furor that erupted this summer over the removal of Confederate monuments in
several cities was a stark reminder that Americans remain trapped in the residue
of slavery and racial violence. In confronting this difficult truth, our
attention is naturally drawn to the South. And rightfully so: The South was the
hotbed of race-based labor and sexual exploitation before and after the Civil
War, and the caldron of a white supremacist ideology that sought to draw an
inviolable line between whiteness and blackness, purity and contagion, precious
lives and throwaway lives. As the author of three histories on slavery and race
in the South, I agree that removing Confederate iconography from cities like New
Orleans, Baltimore and Charlottesville, Va., is necessary and urgent.
However, in our national discourse on slavery’s legacy and racism’s persistent
grip, we have overlooked a crucial fact: Our history of human bondage and white
supremacy is not restricted to the South.
By turning the South into an island of historical injustice separate from the
rest of the United States, we misunderstand the longstanding nationwide
collusion that has produced white supremacist organizers in Fargo, N.D., and a
president from New York City who thinks further research is needed to determine
the aims of the Ku Klux Klan. Historians of the United States are continually
unearthing an ugly truth: American slavery had no bounds. It penetrated every
corner of this country, materially, economically and ideologically, and the
unjust campaign to preserve it is embedded in our built environments, North and
South, East and West. Detroit is a surprising case in point.
Detroit’s legacy is one of a “free” city, a final stop on the Underground
Railroad before Canada, known by the code word “Midnight.” Yet its early history
is mired in a slave past. Near the start of the Revolutionary War, William and
Alexander Macomb, Scots-Irish traders from New York, illegally purchased Grosse
Isle from the Potawatomi people. William Macomb was the largest slaveholder in
Detroit in the late 1700s. He owned at least 26 black men, women and children.
He kept slaves on his Detroit River islands, which included Belle Isle (the
current city park) and Grosse Isle, and right in the heart of the city, not far
from where the International Underground Railroad Memorial now rises above the
river view. When Macomb died, his wife, Sarah, and their sons inherited the
family fortune, later becoming — along with other Detroit slaveholding families
— among the first trustees of the University of Michigan.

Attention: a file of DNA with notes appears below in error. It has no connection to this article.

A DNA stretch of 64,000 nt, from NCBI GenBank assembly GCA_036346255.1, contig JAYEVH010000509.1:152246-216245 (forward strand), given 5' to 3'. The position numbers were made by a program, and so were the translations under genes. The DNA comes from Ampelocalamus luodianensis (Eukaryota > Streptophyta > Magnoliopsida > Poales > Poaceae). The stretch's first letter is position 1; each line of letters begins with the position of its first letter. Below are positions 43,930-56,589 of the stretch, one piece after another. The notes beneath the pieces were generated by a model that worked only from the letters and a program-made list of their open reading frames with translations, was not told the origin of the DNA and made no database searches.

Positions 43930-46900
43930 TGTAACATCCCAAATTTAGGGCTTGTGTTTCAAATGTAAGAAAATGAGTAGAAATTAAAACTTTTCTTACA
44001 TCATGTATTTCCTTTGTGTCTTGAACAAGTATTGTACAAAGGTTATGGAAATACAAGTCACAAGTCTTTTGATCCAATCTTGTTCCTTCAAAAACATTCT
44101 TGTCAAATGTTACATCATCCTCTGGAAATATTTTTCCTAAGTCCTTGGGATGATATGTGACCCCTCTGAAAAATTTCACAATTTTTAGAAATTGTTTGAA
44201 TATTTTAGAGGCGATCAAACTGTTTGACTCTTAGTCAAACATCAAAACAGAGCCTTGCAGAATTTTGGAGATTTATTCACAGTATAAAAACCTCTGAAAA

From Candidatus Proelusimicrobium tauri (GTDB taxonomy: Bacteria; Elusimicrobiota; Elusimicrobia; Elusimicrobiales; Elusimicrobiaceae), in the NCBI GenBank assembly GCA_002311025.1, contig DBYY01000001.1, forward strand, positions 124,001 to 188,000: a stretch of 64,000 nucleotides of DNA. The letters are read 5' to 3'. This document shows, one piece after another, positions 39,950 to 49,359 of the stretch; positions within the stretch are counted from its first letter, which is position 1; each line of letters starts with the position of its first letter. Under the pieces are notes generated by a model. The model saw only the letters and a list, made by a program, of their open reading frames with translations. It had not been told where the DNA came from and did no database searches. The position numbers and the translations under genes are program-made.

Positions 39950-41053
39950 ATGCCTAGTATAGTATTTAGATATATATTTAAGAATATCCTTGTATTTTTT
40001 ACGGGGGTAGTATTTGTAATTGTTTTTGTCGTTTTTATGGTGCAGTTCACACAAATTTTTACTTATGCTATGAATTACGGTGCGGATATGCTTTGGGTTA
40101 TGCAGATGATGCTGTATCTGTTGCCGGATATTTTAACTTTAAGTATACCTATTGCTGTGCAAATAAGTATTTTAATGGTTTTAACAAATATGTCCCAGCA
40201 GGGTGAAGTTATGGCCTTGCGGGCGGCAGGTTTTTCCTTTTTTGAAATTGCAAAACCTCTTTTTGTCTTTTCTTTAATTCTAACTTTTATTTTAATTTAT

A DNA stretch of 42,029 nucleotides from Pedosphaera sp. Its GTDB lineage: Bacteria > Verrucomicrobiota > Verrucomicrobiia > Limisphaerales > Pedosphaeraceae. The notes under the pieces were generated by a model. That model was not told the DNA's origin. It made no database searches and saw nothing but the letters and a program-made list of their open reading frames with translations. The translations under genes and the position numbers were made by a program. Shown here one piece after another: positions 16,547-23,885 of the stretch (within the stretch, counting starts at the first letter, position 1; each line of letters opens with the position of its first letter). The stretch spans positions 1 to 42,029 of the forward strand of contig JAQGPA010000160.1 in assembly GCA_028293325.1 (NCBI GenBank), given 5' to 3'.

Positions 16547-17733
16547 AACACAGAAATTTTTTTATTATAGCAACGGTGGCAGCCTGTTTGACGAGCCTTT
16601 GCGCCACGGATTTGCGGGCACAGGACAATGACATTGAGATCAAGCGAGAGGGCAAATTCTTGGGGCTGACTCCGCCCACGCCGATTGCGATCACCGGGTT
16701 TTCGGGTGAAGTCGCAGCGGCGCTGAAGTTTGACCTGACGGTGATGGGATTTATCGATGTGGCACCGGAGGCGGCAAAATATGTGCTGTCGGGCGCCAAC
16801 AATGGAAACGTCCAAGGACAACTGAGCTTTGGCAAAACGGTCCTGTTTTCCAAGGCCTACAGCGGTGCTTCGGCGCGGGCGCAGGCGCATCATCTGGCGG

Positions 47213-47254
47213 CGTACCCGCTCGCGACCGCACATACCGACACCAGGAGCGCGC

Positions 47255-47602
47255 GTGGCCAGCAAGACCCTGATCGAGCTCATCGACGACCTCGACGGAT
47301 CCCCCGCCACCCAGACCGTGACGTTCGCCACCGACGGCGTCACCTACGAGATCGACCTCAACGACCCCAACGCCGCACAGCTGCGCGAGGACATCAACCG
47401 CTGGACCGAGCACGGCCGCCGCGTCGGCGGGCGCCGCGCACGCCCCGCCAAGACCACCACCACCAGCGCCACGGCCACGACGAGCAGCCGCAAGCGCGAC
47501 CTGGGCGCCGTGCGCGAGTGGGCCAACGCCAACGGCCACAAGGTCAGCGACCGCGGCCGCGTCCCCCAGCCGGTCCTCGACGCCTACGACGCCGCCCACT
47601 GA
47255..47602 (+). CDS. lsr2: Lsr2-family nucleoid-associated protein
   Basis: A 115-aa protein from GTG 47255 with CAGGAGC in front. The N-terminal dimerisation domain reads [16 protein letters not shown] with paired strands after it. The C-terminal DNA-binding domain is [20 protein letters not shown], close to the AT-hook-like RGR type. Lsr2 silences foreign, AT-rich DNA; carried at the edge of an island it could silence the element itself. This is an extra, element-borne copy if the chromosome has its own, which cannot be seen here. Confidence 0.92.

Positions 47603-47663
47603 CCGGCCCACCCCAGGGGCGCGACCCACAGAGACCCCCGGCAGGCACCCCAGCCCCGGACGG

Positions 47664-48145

The Macomb surname and those of numerous Detroit slave sellers, slaveholders and
indigenous-land thieves cover the region’s map. Men who committed crimes against
humanity in their fur trade shops and private homes, on their farms, islands and
Great Lakes trading vessels, are memorialized throughout the metropolis, on
street signs, school buildings, town halls and county seats. The Detroit
journalist Bill McGraw began a catalog of these names in his 2012 article
“Slavery Is Detroit’s Big, Bad Secret” — Macomb, Campau, Beaubien, McDougall,
Abbott, Brush, Cass, Hamtramck, Gouin, Meldrum, Dequindre, Beaufait, Groesbeck,
Livernois, Rivard. And that’s just a start.
Belle Isle, for instance, was named for Isabelle Cass, a daughter of Lewis Cass,
a Detroit politician and governor of Michigan in the early 1800s. Lewis Cass, a
supporter of slavery, negotiated the sale of a woman he had enslaved named Sally
to a member of the Macomb family in 1818, according to his biographer, Willard
Carl Klunder. The Cass family name is attached to a county in Michigan as well
as one of Detroit’s best public schools, Cass Tech. Detroiters and visitors
alike speak and elevate the names of these slaveholders whenever they trace
their fingers across a map or walk the streets in search of the nearest
Detroit is just one example of the hidden historical maps that silently shape
our sense of place and community. Place names, submerged below our immediate
awareness, may make us feel that slavery and racial oppression have faded into
the backdrops of cities, and our history. Yet they do their cultural and
racism of our streetscapes and landscapes is made perhaps more dangerous because
we cannot see it upon a first glance. In Detroit and across the country,
slaveholder names plastered about commemorate a social order in which elite
white people exerted inexorable power over black and indigenous bodies and
lives. Places named after slaveholders who sold people, raped people, chained
people, beat people and orchestrated sexual pairings to further their financial
ends slip off our tongues without pause or forethought. Yet these memory maps
make up what the University of Michigan historian Matthew Countryman has called
“moral maps” of the places that we inhabit together.
It is our duty to confront our ugly history in whole cloth. Confederate
monuments in the South, in all of their artistic barbarity and weighty
symbolism, are but one kind of commemoration of slavery and white power among
many that shape our everyday environments, influence our collective identities
and silently signal what our national culture validates. While the past does not
change, our interpretations of it as we gain new evidence and insight can and
should. Collectively determining what we valorize in the public square is the
responsibility of the people who live in these stained places now. We can and
must recover them.
Tiya Miles is a professor of American culture and history at the University of
Michigan and the author of the forthcoming book “The Dawn of Detroit: A
Chronicle of Slavery and Freedom in the City of the Straits.”
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A version of this op-ed appears in print on September 11, 2017, on Page A21 of
the New York edition with the headline: The South Doesn’t Own Slavery.